Apple reportedly dropped iCloud encryption plans amid FBI pressure

Apple encrypts your iOS device’s locally stored data, but it doesn’t fully encrypt iCloud backups and that was apprently a conscious choice. Reuters sources say Apple dropped plans for end-to-end encryption of iCloud backups codenamed KeyDrop and Plesio.

Without any public announcement, Apple dropped plans two years ago that would have given access to iPhone owners to full encryption services, enabling them to lock access to the data in the backups to their devices in the company’s iCloud service, Reuters reported.

The story comes as Apple finds itself under attack from the FBI and President Donald Trump over what they have characterized as the company’s reluctance to help unlock the Saudi shooter’s two iPhones.

Apple has rejected this characterization, noting it has turned over the backups to the accused Saudi killer’s phones while also claiming it has provided substantial, behind-the-scenes help to the FBI on other, unrelated issues, according to Reuters.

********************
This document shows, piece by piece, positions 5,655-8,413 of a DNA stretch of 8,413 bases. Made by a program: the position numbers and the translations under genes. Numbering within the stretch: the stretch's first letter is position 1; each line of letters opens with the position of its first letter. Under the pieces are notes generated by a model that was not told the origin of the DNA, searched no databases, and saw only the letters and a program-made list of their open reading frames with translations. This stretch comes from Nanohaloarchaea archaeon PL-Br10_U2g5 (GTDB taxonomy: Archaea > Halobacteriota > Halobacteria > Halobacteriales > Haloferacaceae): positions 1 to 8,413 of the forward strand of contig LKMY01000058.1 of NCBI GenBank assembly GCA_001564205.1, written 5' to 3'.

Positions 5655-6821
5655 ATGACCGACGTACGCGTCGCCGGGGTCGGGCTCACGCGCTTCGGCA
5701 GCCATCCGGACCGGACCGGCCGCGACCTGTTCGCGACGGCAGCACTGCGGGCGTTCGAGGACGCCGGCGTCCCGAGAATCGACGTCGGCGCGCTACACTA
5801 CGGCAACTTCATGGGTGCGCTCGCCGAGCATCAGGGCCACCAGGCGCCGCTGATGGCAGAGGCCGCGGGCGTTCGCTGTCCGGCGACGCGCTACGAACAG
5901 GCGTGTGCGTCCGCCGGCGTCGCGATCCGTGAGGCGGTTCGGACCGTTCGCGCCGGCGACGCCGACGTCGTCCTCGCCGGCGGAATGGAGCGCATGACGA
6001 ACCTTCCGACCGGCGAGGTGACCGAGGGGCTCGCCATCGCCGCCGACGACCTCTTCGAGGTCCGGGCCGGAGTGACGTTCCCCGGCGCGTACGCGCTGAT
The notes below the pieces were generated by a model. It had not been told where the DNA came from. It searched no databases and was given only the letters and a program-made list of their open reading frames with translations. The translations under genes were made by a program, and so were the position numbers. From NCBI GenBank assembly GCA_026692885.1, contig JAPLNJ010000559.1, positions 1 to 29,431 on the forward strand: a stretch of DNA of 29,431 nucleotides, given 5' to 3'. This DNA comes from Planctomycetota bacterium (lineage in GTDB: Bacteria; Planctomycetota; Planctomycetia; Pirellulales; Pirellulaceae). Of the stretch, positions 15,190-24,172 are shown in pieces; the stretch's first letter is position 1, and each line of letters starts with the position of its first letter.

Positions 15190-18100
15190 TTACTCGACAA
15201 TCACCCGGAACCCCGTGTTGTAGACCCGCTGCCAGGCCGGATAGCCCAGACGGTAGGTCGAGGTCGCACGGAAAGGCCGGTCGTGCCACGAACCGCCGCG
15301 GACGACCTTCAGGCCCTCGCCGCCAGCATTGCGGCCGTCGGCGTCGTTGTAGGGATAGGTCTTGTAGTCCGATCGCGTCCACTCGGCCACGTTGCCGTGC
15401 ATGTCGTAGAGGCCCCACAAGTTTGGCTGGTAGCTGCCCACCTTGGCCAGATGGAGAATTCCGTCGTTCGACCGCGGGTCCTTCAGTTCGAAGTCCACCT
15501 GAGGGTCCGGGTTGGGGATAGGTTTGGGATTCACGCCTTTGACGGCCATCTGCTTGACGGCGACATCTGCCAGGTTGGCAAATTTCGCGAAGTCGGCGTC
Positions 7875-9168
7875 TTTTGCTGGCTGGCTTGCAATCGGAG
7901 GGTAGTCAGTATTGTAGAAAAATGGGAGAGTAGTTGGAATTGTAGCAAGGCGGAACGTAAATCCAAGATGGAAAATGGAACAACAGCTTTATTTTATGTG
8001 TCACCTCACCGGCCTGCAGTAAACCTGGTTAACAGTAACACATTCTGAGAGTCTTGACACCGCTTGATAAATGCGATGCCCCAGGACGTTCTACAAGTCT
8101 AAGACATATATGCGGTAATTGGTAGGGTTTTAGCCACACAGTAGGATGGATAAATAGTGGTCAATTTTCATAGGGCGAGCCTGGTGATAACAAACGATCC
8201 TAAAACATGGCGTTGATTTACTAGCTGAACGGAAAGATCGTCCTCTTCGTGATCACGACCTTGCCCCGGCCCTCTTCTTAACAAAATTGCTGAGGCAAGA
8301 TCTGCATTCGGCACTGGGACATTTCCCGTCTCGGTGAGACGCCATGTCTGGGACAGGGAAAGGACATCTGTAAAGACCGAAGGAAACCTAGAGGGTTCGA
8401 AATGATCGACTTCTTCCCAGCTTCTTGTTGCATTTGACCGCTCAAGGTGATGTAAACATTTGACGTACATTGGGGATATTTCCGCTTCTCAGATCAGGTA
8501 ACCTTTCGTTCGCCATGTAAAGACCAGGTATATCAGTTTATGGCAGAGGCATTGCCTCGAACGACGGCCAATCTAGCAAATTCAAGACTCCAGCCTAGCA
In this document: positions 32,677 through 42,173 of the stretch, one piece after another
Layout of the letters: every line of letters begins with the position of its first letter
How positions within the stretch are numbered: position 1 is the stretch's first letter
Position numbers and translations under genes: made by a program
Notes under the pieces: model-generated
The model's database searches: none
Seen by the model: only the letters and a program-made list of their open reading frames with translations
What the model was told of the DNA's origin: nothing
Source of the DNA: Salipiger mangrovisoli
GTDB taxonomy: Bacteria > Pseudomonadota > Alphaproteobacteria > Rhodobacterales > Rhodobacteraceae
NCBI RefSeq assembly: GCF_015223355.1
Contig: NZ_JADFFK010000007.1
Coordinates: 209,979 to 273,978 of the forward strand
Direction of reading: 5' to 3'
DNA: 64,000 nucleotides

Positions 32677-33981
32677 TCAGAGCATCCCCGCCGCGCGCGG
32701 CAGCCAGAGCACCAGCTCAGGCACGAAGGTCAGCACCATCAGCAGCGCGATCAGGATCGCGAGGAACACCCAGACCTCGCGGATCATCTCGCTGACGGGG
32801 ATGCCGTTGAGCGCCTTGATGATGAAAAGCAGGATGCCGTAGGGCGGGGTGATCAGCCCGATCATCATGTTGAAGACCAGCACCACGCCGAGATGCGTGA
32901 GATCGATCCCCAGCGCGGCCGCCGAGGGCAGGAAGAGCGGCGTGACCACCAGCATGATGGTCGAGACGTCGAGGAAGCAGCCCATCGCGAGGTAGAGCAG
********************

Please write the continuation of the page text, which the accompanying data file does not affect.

Apple originally had planned to offer “end to end encryption” to iPhone users through the tech company’s iCloud service, Reuters reported, citing one current and one former Apple employee and three former FBI officials.

Once the data was encrypted and stored away on the company’s cloud platform, Apple would not have had the key to retrieve it should the government later demand access to the data on the customer’s iPhone.

While the tech giant’s aim was to thwart hackers, the FBI strongly objected to the plan, arguing it would severely hamper its investigative abilities, Reuters reported.
If Apple was trying to placate law enforcement, it didn’t work. The FBI is once again pushing Apple to facilitate unlocking iPhones in the case of alleged Pensacola shooter Mohammed Saeed Alshamrani, even though it appears likely the bureau could access that info through other means. This is despite Apple having turned over iCloud backups for the shooter. Authorities want the power to access any device data on request, and Apple’s possible compromise wasn’t enough in their eyes.

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